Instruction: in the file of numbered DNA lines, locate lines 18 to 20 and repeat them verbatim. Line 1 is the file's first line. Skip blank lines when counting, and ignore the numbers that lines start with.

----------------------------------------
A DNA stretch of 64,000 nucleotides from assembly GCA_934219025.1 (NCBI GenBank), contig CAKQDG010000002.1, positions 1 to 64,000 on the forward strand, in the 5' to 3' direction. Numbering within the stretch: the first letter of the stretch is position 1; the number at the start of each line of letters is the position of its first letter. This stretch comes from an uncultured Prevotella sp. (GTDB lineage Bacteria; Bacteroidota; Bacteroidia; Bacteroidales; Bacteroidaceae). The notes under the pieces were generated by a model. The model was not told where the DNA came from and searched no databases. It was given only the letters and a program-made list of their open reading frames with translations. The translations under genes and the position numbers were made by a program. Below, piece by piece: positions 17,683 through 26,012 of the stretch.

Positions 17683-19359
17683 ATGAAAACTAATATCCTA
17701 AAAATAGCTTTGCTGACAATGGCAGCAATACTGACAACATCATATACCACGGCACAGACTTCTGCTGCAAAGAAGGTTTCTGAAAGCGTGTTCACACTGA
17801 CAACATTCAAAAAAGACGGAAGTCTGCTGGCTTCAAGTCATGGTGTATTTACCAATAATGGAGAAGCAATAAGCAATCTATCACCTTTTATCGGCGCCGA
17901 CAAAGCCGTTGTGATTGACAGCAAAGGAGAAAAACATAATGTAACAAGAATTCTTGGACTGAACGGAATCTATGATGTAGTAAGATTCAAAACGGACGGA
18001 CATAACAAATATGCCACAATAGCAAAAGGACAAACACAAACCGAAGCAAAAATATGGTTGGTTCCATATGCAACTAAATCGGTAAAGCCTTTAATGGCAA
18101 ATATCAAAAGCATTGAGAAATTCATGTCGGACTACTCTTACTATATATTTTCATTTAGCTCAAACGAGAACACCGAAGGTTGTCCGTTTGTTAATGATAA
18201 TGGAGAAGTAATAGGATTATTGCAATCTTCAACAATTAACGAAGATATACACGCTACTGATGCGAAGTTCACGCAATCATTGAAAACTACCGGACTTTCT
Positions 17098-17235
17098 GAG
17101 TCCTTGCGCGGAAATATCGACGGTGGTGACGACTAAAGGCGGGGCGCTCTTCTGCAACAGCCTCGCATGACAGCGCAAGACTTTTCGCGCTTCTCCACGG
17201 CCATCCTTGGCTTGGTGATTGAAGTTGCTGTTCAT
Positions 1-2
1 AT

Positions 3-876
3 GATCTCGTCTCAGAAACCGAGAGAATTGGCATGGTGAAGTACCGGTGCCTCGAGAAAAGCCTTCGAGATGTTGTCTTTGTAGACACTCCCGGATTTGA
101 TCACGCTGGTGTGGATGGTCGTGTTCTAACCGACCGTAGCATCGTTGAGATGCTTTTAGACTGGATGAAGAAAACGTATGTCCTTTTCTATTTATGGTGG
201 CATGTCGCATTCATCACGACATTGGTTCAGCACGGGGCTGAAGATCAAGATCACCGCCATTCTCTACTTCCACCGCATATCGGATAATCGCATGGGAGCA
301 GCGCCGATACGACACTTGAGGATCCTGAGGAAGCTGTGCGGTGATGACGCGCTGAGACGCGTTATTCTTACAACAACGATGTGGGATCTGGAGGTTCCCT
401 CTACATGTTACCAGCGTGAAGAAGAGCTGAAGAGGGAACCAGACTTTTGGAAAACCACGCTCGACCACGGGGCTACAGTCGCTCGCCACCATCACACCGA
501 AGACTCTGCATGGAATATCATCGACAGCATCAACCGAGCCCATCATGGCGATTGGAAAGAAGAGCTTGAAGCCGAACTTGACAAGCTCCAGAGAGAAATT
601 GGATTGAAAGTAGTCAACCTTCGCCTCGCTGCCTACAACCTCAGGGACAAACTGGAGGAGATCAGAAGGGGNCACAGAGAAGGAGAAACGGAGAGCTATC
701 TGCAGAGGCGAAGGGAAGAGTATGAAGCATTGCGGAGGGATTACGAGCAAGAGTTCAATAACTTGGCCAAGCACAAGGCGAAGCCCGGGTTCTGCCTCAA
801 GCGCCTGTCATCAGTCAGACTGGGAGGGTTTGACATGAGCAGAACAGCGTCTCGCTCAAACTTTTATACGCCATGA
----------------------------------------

101 TCACGCTGGTGTGGATGGTCGTGTTCTAACCGACCGTAGCATCGTTGAGATGCTTTTAGACTGGATGAAGAAAACGTATGTCCTTTTCTATTTATGGTGG
201 CATGTCGCATTCATCACGACATTGGTTCAGCACGGGGCTGAAGATCAAGATCACCGCCATTCTCTACTTCCACCGCATATCGGATAATCGCATGGGAGCA
301 GCGCCGATACGACACTTGAGGATCCTGAGGAAGCTGTGCGGTGATGACGCGCTGAGACGCGTTATTCTTACAACAACGATGTGGGATCTGGAGGTTCCCT